||Issue No. 235||27 August 2004|
Interview: Trading Places
Safety: Snow Job
Politics: In the Vanguard
Unions: Gentle Giant Goes For Gold
Bad Boss: 'Porker' Chases Blue Ribbon
International: Cruising For A Bruising
History: Under the Influence
Economics: Working Capital
Review: Fahrenheit 9/11
Poetry: Bad Intelligence Rap
Satire: Osama Bin Manchu
The Locker Room
Meredith Helicar is either an incompetent Tool or a devious Tool.
This week the CEO who enjoys her "full confidence" was caught telling yet more porkies about Hardies, claiming that they had nothing to do with the industry of death, and if they did it was only a little bit, and besides, other people where doing it as well.
This all came out in a letter floating around to Hardies' valuable US Customers - who seem to be a lot more valuable than Hardies' dying former customers and employees.
Of course for Hardies it's like saying, "let's pretend nothing happened in Baryulgil". Baryulgil being the NSW North Coast town where asbestos was once mined by Hardies, largely by an indigenous workforce who were then left to die while Hardies plastered their name across Parramatta jumpers.
Fancy claiming that you were just a bit player in the human tragedy of asbestos when you have a market share of up to 90 per cent. What kind of idiots do they think we are?
Of course they were caught out and decided to withdraw their letter, crying innocent, or at least only a little bit guilty.
Which is serial behaviour for this bunch of leeches on the social body.
Every time they've tried to get away with one of their scams to weasel out of looking after the people they poisoned they've been sprung, and then they've pleaded that they are truly, truly sorry.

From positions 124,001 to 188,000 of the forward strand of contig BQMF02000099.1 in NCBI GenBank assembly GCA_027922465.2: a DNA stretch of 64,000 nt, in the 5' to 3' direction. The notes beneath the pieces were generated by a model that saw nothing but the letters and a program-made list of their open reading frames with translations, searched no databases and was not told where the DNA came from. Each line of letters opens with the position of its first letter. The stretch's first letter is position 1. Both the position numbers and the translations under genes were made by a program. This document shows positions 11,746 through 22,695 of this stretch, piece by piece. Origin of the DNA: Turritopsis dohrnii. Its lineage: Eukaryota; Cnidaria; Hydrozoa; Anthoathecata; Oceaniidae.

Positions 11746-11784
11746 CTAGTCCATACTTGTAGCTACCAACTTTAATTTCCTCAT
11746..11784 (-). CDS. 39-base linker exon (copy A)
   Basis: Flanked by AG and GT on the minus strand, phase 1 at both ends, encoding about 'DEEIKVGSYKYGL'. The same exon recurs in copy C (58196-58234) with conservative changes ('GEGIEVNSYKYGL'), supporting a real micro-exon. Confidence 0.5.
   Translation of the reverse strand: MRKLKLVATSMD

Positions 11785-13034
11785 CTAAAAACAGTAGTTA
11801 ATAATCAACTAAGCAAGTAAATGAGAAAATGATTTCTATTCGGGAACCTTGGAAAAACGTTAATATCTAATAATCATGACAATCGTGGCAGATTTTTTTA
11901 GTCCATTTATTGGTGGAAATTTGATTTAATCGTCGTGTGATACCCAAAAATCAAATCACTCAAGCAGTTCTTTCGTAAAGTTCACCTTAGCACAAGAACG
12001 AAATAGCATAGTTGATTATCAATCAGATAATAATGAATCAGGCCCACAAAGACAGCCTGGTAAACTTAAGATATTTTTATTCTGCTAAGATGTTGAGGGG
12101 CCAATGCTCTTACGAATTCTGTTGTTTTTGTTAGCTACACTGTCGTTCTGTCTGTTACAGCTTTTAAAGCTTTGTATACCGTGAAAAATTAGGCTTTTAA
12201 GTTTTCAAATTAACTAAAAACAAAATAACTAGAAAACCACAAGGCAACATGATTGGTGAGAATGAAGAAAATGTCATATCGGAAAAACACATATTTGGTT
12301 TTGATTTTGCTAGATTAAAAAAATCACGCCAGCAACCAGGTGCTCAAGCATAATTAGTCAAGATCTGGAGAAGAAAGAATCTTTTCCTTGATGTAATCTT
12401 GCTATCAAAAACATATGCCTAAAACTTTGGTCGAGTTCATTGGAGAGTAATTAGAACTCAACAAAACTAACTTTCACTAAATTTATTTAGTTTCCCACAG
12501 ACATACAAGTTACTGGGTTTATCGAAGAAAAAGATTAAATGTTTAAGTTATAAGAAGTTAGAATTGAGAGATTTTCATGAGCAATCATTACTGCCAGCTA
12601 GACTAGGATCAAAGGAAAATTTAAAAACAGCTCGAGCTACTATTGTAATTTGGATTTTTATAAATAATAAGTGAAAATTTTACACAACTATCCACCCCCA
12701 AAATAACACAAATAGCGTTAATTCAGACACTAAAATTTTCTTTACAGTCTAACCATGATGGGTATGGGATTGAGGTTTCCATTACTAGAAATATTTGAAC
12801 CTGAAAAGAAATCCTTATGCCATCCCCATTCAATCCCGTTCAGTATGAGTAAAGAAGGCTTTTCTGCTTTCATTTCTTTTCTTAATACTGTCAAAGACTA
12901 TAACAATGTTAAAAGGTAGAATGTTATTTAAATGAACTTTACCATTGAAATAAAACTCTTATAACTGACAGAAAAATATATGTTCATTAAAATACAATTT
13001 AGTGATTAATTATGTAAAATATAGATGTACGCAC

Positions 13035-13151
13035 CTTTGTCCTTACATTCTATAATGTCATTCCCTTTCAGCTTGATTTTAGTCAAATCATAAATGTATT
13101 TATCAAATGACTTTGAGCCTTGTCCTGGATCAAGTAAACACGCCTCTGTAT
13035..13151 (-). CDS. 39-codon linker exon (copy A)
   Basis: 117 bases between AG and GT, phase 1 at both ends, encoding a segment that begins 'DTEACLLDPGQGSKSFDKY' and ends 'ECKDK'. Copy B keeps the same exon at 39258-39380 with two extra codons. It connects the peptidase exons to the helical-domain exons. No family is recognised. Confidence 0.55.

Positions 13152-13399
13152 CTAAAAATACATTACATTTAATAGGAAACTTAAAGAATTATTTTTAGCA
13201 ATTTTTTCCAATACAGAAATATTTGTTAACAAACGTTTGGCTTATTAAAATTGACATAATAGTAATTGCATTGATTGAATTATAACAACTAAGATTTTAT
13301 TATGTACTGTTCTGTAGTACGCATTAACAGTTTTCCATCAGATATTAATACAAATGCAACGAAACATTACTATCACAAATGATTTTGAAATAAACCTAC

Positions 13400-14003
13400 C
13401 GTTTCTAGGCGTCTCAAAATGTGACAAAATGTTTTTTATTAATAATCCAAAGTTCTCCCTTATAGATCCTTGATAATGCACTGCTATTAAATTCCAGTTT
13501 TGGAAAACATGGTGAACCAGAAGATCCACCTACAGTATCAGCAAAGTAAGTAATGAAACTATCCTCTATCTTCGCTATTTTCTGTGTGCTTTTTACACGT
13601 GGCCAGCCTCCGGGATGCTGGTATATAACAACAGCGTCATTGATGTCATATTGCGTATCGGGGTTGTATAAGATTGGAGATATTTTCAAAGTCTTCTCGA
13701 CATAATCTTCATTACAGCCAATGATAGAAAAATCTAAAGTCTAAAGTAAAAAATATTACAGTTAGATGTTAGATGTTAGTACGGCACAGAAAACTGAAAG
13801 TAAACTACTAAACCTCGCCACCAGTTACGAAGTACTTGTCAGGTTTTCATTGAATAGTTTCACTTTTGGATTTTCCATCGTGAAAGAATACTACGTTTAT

They claimed they phased out the use of blue asbestos once the link with mesothelioma was "firmly established, but didn't say that James Hardie companies continued to manufacture asbestos products for many decades after health risks were clear.
What do they expect, a medal?
Helicar is on the record as saying "we can't rewrite history"; well their letter to their US customers gave it a damn fine attempt.
"We have obligations to our shareholders," says Helicar - as if a pile of greenbacks is worth more than someone's father, mother, sister, brother or child.
This sort of mindless market driven spin doesn't wash.
It's pretty obvious that these cynical dealers in death wouldn't be trotting out these no-brainers unless they'd been hauled before the Jackson Inquiry in the first place.
As asbestos victim Bernie Banton pointed out, the only scheme that Hardies are interested in is the scheming they do to avoid their responsibilities to their fellow human beings.
And whose at the top of this steaming pile of human excrement? Why, step forward Meredith Helicar, Chair of the Board at James Hardies and someone who, by her own admission, cares more about share prices than dying fellow human beings.
Helicar, who is trying to position herself as some 'break from the past' was on the board that signed off on their Dutch treat for Hardies asbestos victims. Then she has the hide to claim that she was "truly, truly sorry" that the company had short changed dying asbestos victims.
The only thing that she's "truly, truly sorry" about is getting caught.
There's a word for people like Meredith. People who profit from other people's misery; these dealers in death who produced mealy mouthed obfuscations to avoid their very real responsibilities. - maggots.
The scary thing about Helicar is that one of her previous Directorships includes the NSW Environment Protection Authority.
Which is a bit like leaving Ivan Milat as chief warden of Goulburn Gaol.
She has also sat on the board of the NSW Treasury Corporation (no surprises there) and HIH Claims Support Limited.
So with Hardies she gets the Trifecta.
The Directors, including our Tool Of The Week, only acted after the share price headed south and it started to impact on their share options, share holdings and bonuses of management and the board.
Australians will be spending the next fifty years or more dealing with the nightmare of asbestos, let's just hope we don't have to share too many more years with grubby slime like our Tool Of The Week, Meredith Helicar.
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